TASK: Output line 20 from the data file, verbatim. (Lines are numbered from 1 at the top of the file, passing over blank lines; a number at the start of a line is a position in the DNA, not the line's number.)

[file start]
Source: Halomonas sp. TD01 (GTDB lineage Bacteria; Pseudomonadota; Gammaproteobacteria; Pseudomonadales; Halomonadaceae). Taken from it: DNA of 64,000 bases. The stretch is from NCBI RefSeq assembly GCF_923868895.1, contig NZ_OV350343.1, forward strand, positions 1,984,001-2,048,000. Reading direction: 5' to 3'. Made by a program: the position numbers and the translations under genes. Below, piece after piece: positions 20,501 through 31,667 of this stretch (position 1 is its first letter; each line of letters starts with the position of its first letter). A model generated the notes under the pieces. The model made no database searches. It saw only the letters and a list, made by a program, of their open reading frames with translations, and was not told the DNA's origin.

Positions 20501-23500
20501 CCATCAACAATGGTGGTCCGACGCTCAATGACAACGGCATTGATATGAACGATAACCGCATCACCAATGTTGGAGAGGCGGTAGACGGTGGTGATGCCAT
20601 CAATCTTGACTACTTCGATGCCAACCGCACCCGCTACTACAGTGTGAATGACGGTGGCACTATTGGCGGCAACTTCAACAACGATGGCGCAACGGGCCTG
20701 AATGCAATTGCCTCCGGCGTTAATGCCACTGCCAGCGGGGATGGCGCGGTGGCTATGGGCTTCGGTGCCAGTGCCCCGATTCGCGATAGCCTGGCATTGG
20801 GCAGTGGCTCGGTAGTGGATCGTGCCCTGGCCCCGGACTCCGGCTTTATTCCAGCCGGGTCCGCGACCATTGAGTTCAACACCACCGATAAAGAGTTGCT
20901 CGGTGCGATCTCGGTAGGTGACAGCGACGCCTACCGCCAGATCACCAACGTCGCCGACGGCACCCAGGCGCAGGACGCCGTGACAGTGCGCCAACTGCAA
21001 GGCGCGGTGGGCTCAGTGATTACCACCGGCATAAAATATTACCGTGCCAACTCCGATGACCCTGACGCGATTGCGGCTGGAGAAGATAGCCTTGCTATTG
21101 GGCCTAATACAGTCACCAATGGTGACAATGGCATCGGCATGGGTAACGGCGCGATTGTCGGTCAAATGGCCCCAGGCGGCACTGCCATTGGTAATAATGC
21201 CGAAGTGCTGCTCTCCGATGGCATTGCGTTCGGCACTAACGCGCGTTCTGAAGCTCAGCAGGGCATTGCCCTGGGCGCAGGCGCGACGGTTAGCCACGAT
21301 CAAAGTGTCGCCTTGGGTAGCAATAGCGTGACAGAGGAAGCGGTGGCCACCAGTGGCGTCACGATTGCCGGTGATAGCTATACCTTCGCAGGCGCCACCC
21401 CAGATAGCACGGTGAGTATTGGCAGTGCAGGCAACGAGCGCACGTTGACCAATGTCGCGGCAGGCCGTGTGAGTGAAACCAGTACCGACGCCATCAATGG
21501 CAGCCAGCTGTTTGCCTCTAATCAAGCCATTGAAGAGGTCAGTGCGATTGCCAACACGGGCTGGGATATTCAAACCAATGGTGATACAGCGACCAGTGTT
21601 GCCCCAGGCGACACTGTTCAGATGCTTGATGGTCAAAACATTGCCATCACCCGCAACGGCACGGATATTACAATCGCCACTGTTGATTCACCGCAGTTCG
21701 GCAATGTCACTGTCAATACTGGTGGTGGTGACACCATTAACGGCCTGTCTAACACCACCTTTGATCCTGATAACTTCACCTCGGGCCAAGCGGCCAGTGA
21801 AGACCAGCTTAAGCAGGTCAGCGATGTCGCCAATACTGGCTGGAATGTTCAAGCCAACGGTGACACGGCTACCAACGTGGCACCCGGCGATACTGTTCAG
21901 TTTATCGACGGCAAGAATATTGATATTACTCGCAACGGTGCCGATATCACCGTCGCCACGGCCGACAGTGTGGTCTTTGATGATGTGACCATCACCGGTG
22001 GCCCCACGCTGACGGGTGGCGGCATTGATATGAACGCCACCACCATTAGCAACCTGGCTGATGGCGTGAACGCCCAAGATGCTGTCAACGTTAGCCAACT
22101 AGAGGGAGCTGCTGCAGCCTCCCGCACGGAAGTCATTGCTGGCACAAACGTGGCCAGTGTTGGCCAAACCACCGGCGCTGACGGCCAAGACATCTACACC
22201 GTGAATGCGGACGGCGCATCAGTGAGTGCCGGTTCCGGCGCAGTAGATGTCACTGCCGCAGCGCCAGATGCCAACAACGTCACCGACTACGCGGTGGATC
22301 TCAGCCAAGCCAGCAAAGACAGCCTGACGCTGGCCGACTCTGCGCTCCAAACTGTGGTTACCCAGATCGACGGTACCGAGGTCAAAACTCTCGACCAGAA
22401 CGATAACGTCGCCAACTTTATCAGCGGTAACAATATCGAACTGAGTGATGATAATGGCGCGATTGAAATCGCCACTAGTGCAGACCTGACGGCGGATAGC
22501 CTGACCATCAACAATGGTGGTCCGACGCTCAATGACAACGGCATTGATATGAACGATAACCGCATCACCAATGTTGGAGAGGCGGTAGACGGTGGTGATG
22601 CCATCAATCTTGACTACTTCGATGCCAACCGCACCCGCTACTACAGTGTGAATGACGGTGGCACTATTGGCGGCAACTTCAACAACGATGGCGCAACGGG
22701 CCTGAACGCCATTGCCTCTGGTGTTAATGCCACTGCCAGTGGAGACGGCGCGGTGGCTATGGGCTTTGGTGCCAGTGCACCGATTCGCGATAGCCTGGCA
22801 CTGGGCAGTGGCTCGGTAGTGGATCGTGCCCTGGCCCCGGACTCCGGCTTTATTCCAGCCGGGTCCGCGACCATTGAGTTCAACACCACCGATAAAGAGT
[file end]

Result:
22201 GTGAATGCGGACGGCGCATCAGTGAGTGCCGGTTCCGGCGCAGTAGATGTCACTGCCGCAGCGCCAGATGCCAACAACGTCACCGACTACGCGGTGGATC